(n) To receive regular communication with a case manager, at least once a month, which shall include meeting with the child alone and conferring with the shelter or foster caregiver.
(o) To enjoy regular visitation, at least once a week, with their siblings unless the court orders otherwise.
(p) To enjoy regular visitation with their parents, at least once a month, unless the court orders otherwise.
(q) To receive a free and appropriate education; minimal disruption to their education and retention in their home school, if appropriate; referral to the child study team; all special educational services, including, if appropriate, the appointment of a parent surrogate; and the sharing of all necessary information between the school board and the department, including information on attendance and educational progress.
(r) To be able to raise grievances with the department over the care they are receiving from their caregivers, case managers, or other service providers.
(s) To be heard by the court, if appropriate, at all review hearings.
(t) To have a guardian ad litem appointed to represent, within reason, their best interests and, if appropriate, an attorney ad litem appointed to represent their legal interests; the guardian ad litem and attorney ad litem shall have immediate and unlimited access to the children they represent.
(u) To have all their records available for review by their guardian ad litem and attorney ad litem if they deem such review necessary.
(v) To organize as a group for purposes of ensuring that they receive the services and living conditions to which they are entitled and to provide support for one another while in the custody of the department.
(w) To be afforded prompt access to all available state and federal programs, including, but not limited to, Early Periodic Screening, Diagnosis, and Testing (EPSDT) services; developmental services programs; Medicare and supplemental security income; Children’s Medical Services; and programs for severely emotionally disturbed children.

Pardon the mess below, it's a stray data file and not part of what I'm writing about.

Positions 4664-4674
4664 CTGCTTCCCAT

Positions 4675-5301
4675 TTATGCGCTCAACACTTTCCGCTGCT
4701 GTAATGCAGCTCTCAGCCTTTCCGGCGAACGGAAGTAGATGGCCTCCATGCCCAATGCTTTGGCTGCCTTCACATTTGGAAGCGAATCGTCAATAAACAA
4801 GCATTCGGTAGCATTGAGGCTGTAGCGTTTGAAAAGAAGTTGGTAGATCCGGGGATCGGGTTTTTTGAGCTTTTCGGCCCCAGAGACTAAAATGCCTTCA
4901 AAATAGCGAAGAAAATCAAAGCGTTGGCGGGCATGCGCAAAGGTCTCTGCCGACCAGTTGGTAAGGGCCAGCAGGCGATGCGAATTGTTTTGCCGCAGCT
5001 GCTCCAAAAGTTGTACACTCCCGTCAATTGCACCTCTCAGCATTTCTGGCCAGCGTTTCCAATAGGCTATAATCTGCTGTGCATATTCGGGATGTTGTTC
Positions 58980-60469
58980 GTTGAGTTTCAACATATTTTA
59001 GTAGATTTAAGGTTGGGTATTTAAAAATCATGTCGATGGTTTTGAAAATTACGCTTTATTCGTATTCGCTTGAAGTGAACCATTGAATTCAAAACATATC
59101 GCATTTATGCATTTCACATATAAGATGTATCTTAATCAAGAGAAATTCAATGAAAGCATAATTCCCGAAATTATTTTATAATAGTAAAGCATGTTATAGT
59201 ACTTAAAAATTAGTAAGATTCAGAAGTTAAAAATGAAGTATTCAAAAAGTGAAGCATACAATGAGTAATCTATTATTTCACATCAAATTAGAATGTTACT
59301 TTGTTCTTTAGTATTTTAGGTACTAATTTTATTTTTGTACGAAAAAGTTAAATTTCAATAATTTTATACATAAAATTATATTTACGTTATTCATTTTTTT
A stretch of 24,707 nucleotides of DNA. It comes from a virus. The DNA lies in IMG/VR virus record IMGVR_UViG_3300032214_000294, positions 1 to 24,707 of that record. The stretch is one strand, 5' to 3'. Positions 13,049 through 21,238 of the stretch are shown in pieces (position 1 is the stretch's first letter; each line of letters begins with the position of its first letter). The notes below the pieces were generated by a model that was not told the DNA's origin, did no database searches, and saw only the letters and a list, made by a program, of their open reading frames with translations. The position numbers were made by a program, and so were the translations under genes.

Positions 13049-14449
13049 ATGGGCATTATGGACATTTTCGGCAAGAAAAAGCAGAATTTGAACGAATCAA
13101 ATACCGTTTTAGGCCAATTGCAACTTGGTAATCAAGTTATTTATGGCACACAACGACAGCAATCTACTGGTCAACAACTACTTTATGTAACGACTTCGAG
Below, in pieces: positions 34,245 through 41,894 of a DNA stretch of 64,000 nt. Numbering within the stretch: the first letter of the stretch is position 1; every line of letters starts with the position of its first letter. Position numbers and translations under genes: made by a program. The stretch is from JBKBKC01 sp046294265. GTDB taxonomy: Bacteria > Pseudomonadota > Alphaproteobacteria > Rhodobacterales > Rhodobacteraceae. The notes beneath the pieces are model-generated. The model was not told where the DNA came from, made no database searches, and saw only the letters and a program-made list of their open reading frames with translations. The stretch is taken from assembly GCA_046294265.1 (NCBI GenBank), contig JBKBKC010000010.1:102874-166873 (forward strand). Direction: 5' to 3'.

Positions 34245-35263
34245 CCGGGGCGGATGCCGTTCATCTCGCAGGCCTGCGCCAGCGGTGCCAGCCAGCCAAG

This subsection establishes goals and not rights. This subsection does not require the delivery of any particular service or level of service in excess of existing appropriations. A person does not have a cause of action against the state or any of its subdivisions, agencies, contractors, subcontractors, or agents, based upon the adoption of or failure to provide adequate funding for the achievement of these goals by the Legislature. This subsection does not require the expenditure of funds to meet the goals established in this subsection except those funds specifically appropriated for such purpose.

(2) The department shall operate with the understanding that the rights of children in shelter or foster care are critical to their safety, permanency, and well-being. The department shall work with all stakeholders to help such children become knowledgeable about their rights.
(3)(a) The case manager or other staff shall, at a minimum, provide verbal and written:
1. Instructions to a child entering shelter or foster care to educate the child on identifying and reporting abuse, abandonment, or neglect; and